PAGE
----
• a political revolution that challenged the centralisation of power, demanded more individual control and accepted a different role for government in society.

Two decades on, these three revolutions could equally be applied to the UK, and Scotland, today. 

Our economy, society and our politics have been transformed even further, but there is absolutely no consensus – no agreement – about the direction our country should take. 

What that has led to, in my view, is a society more dangerously divided than at any point in our recent history. 

The public reject the status quo but there is no settled will about the direction we should take. 

And instead of grappling with the complex messages that people are sending us, and trying to find the solutions in the shades of grey, politicians of all parties are attached to solutions that are black or white, dividing us further. 

Anyone in Labour, or any party, who claims that we can sit on the margins and wait for politics to “settle down” will rightly be consigned to history. 

The future shape of the UK, how we govern ourselves and how our economy and society should develop, is now the single biggest political question we face.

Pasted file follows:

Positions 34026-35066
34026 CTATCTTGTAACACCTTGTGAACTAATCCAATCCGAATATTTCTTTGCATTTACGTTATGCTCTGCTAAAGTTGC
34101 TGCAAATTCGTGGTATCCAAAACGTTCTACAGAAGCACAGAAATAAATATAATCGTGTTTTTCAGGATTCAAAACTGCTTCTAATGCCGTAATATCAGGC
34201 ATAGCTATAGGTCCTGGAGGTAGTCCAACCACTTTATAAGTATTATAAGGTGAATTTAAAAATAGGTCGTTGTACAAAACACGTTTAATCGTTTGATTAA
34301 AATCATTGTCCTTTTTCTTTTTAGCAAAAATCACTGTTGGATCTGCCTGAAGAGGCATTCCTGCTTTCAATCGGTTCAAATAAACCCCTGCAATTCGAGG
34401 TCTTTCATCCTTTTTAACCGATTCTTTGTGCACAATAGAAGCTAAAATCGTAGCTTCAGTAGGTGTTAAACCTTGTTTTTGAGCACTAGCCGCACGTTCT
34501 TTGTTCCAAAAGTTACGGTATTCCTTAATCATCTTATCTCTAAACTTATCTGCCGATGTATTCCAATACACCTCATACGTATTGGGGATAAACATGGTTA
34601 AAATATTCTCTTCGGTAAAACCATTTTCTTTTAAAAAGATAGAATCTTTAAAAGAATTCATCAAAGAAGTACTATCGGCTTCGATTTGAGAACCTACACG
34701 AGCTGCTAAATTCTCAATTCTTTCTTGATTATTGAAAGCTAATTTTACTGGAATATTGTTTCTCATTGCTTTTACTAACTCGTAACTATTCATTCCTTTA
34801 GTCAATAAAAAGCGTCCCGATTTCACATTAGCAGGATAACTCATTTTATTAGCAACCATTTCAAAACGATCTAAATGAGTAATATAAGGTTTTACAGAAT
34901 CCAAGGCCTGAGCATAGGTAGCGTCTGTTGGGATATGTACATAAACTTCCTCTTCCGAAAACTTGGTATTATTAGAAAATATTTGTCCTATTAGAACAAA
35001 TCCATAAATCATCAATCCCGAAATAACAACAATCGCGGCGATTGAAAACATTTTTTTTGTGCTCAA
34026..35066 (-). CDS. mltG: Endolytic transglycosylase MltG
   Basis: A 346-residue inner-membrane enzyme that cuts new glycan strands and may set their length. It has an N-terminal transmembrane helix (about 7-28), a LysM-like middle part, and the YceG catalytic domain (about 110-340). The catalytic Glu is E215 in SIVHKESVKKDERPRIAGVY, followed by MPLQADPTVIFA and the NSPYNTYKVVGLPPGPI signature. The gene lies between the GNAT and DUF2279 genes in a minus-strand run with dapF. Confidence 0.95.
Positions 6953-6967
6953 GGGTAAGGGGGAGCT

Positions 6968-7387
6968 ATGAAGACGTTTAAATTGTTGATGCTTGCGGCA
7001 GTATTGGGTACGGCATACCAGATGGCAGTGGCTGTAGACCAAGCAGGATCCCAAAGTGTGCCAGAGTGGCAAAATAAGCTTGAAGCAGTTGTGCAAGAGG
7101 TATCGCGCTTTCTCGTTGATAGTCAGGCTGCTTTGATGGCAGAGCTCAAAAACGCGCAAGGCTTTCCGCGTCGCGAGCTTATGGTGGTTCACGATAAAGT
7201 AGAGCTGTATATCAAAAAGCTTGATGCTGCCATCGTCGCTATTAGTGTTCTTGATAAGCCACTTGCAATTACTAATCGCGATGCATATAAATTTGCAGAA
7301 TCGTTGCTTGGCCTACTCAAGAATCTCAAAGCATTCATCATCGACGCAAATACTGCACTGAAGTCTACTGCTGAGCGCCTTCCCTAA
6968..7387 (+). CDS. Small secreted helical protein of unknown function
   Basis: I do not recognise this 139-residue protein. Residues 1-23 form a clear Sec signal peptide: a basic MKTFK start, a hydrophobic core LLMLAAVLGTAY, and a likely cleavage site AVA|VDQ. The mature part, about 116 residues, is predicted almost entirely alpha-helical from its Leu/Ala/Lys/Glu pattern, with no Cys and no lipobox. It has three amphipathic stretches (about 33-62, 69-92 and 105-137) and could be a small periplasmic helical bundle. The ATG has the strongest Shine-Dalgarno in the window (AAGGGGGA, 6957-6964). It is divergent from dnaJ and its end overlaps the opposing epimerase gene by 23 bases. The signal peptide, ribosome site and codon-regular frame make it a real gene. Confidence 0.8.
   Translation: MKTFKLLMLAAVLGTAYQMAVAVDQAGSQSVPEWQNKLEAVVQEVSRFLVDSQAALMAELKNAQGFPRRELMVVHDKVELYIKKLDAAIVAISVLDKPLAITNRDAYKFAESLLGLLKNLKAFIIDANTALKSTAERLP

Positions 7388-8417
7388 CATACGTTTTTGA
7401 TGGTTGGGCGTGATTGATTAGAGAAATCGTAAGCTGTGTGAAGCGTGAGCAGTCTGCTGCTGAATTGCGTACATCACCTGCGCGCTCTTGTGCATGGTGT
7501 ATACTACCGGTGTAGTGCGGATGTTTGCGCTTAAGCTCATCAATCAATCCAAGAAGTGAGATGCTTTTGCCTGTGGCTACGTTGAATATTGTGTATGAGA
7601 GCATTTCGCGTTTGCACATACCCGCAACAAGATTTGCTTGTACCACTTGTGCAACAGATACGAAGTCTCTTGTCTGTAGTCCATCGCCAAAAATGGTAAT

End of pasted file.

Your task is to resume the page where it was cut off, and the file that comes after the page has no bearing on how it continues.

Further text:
Politics driven by nationalism and identity, which were for so long mostly confined to Scotland, have now taken their place firmly in the mainstream of all UK politics. 

Continuing to pull our country in these directions risks breaking the United Kingdom once and for all. 

I believe we need to reaffirm our belief in the UK for the 21st century. 

Over time, political power has become concentrated in too few hands. Power and wealth hoarded in one corner of our United Kingdom has not worked for the vast majority of people. 

That is why the time has come for the rest of the UK to follow where Scotland led in the 1980s and 1990s and establish a People’s Constitutional Convention to re-establish the UK for a new age. 

The convention should bring together groups to deliberate on the future of our country and propose a way forward that strengthens the UK and establishes a new political settlement for the whole of our country. 

After more than 300 years, it is time for a new Act of Union to safeguard our family of nations for generations to come.

This would mean a radical reshaping of our country along federal lines where every component part of the United Kingdom – Scotland, Wales, Northern Ireland and the English regions – take more responsibility for what happens in their own communities, but where we still maintain the protection of being part of a greater whole as the UK. 

The United Kingdom provides the redistribution of wealth that defines our entire Labour movement, and it provides the protection for public finance in Scotland that comes from being part of something larger, something good, and something worth fighting for. 

Kezia Dugdale is the leader of the Scottish Labour party.